It is suggested that bioavailable testosterone represents the fraction of circulating testosterone that readily enters cells and better reflects the bioactivity of testosterone than does the simple measurement of serum total testosterone. Also, varying levels of SHBG can result in inaccurate measurements of bioavailable testosterone. Decreased SHBG levels can be seen in obesity, hypothyroidism , androgen use, and nephritic syndrome (a form of kidney disease ). Increased levels are seen in cirrhosis , hyperthyroidism , and estrogen use. In these situations, measurement of free testosterone may be more useful.
I can confirm this to be true. I get my testosterone checked regularly along with my TSH numbers. For some reason my TSH is never a consistent number and my testosterone levels have been in the crapper for a long time. Even with testosterone supplements my levels didn’t improve much, if at all. Last July my doctor said my PSA numbers were a bit high so he told me to stop taking the Andriol, the testosterone supplement. Fast forward to December when I started taking 2000 IU of vitamin D per day. I had my blood tested again a few weeks ago at the end of February and my doctor said my testosterone levels were higher than they’ve been over the last few years while taking supplements.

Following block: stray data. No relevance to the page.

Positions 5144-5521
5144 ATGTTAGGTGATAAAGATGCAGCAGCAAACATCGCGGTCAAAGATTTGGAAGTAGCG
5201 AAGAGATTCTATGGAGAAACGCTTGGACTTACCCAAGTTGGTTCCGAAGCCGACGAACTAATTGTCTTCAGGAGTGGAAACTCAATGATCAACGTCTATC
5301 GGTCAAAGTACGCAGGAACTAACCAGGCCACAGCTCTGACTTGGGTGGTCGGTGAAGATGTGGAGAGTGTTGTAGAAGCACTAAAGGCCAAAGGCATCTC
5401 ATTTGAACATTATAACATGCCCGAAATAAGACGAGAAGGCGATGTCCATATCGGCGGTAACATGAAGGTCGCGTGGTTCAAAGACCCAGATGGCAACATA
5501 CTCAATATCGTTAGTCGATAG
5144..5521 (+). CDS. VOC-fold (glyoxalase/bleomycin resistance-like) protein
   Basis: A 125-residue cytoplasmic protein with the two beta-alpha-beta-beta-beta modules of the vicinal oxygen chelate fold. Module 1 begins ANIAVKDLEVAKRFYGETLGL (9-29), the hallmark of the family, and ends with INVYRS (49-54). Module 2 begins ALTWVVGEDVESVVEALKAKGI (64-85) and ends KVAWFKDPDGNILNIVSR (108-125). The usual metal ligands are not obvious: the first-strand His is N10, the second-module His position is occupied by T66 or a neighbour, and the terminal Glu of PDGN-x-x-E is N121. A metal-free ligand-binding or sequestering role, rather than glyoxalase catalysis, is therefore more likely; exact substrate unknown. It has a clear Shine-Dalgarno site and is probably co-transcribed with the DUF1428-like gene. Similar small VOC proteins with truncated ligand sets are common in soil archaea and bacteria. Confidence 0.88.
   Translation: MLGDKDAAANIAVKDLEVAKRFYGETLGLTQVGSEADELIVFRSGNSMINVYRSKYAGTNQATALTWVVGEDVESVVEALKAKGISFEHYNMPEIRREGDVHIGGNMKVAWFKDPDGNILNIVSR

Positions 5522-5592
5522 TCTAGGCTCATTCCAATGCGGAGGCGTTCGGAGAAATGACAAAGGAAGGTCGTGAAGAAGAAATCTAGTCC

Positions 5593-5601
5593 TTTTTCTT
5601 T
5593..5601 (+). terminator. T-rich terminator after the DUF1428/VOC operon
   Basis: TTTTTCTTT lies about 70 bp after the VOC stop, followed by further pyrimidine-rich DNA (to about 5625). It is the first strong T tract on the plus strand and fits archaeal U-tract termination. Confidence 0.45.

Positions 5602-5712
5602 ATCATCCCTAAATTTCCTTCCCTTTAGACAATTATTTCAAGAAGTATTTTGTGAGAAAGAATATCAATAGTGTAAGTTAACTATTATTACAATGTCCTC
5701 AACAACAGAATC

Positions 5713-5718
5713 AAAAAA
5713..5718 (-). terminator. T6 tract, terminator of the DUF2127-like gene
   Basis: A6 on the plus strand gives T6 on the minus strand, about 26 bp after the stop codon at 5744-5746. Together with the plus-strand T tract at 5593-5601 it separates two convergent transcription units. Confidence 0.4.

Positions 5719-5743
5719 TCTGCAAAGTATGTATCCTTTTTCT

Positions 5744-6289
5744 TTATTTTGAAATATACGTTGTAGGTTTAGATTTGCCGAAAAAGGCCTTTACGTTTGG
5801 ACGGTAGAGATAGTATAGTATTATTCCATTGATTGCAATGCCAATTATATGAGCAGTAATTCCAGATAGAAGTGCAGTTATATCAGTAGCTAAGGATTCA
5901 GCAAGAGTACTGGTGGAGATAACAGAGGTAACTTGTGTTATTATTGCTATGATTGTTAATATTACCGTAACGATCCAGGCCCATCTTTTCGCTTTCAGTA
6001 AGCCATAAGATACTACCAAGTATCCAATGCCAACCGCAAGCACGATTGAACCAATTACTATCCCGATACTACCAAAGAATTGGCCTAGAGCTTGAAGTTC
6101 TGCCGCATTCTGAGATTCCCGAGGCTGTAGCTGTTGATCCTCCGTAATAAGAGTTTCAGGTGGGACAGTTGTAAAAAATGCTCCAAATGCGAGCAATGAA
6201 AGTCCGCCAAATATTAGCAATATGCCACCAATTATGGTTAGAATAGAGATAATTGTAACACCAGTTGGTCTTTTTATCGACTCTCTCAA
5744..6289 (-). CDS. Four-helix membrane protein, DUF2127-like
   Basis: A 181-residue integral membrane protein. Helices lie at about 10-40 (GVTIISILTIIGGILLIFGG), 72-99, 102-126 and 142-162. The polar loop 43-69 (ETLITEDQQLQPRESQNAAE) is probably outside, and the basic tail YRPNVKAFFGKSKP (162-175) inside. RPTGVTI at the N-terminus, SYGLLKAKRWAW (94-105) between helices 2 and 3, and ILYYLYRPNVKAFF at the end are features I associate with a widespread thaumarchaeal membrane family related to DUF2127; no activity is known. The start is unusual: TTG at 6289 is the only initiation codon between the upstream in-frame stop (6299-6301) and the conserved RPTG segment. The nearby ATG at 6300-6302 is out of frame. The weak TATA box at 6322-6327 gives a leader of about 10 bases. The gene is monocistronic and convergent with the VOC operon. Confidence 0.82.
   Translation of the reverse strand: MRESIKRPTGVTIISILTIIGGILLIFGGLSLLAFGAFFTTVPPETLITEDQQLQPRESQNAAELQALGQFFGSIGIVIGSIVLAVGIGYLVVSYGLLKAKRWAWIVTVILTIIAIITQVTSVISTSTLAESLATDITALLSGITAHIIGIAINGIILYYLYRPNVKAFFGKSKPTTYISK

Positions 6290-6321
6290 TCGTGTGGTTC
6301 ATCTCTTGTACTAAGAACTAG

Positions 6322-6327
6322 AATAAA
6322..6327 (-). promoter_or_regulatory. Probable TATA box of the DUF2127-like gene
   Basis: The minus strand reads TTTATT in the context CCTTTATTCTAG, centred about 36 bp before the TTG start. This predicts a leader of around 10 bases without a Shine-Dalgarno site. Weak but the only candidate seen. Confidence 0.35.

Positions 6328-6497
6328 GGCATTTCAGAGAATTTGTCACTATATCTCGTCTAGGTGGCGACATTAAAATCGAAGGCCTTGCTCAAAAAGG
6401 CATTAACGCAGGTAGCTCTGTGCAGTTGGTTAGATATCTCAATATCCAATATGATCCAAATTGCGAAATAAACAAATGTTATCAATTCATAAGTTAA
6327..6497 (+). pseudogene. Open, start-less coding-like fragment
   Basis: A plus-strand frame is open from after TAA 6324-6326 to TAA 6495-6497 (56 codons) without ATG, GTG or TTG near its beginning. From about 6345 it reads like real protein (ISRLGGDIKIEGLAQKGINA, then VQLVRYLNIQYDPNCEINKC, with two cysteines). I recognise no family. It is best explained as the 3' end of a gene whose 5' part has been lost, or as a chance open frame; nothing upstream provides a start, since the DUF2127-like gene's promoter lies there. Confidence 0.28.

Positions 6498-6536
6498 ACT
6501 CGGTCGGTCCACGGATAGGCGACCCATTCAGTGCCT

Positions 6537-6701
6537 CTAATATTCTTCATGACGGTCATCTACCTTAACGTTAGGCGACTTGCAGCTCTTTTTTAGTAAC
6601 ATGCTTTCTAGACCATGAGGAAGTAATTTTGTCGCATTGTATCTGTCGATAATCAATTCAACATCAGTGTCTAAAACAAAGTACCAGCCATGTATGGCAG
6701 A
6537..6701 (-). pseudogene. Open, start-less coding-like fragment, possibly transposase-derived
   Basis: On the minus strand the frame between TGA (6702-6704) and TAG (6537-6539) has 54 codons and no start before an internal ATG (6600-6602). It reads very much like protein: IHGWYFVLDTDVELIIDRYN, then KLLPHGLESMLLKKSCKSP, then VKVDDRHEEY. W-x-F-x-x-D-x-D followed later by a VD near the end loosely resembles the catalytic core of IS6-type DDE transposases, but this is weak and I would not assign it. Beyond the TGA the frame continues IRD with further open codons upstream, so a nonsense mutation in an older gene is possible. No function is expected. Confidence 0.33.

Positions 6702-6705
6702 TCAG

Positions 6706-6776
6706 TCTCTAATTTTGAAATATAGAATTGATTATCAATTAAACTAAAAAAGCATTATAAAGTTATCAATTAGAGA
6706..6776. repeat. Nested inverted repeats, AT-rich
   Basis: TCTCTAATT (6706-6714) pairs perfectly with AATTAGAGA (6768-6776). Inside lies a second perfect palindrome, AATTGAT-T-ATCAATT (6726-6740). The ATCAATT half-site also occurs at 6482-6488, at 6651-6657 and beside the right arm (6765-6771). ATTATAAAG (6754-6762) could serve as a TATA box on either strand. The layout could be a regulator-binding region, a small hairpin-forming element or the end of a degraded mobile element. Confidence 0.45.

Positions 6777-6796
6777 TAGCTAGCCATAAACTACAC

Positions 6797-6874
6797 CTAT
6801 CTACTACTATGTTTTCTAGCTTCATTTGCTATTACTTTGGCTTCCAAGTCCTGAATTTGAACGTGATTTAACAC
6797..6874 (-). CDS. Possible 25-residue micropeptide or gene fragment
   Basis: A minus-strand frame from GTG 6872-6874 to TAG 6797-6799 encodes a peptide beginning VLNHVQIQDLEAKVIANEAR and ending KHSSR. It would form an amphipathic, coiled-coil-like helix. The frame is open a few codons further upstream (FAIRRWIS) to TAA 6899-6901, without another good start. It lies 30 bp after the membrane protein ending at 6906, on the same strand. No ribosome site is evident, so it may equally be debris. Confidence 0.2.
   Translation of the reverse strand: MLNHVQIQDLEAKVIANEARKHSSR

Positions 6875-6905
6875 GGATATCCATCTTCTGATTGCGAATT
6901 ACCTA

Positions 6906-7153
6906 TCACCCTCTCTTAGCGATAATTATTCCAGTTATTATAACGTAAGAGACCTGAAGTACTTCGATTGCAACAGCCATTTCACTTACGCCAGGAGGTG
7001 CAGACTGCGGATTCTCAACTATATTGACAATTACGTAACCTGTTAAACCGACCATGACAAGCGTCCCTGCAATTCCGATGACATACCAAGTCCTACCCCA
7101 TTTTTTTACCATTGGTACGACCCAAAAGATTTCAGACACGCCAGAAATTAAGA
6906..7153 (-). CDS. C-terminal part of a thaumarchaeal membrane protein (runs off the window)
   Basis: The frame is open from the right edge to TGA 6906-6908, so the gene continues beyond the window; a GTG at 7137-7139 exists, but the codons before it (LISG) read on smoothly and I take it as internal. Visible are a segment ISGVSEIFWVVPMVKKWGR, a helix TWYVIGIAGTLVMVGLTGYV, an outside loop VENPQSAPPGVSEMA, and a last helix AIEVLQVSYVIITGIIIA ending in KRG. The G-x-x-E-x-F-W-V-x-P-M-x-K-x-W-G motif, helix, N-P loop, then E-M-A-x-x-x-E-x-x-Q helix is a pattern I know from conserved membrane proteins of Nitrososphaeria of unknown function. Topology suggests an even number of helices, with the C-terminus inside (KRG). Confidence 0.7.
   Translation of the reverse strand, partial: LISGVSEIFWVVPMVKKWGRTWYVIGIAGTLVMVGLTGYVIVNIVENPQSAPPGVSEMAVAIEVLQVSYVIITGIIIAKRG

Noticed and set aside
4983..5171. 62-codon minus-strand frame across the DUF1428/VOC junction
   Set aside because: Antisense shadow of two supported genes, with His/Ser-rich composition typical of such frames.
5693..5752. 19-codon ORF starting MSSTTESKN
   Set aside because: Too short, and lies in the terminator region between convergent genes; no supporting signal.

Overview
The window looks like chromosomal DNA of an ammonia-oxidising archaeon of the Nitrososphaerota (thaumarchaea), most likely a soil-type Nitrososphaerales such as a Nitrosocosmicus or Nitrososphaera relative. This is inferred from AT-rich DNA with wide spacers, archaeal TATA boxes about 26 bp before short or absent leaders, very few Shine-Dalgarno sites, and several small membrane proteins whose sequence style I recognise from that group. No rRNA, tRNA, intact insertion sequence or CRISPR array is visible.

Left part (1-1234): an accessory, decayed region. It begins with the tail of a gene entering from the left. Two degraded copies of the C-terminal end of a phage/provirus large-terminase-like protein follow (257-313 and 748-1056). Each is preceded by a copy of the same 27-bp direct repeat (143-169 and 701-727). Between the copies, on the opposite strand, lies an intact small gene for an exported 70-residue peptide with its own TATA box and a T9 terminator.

But I'm not more aggressive—a behavior change often tied to testosterone. That's not surprising to Robert Sapolsky, ., a neuroendocrinologist at Stanford University and a leading researcher on stress and behavior. "It's really not the case that testosterone 'causes' aggressive behavior," he says. "Instead, it makes the brain more sensitive to social cues that trigger aggression. And in support of that, a guy's testosterone level isn't a very good predictor of how likely he is to be aggressive."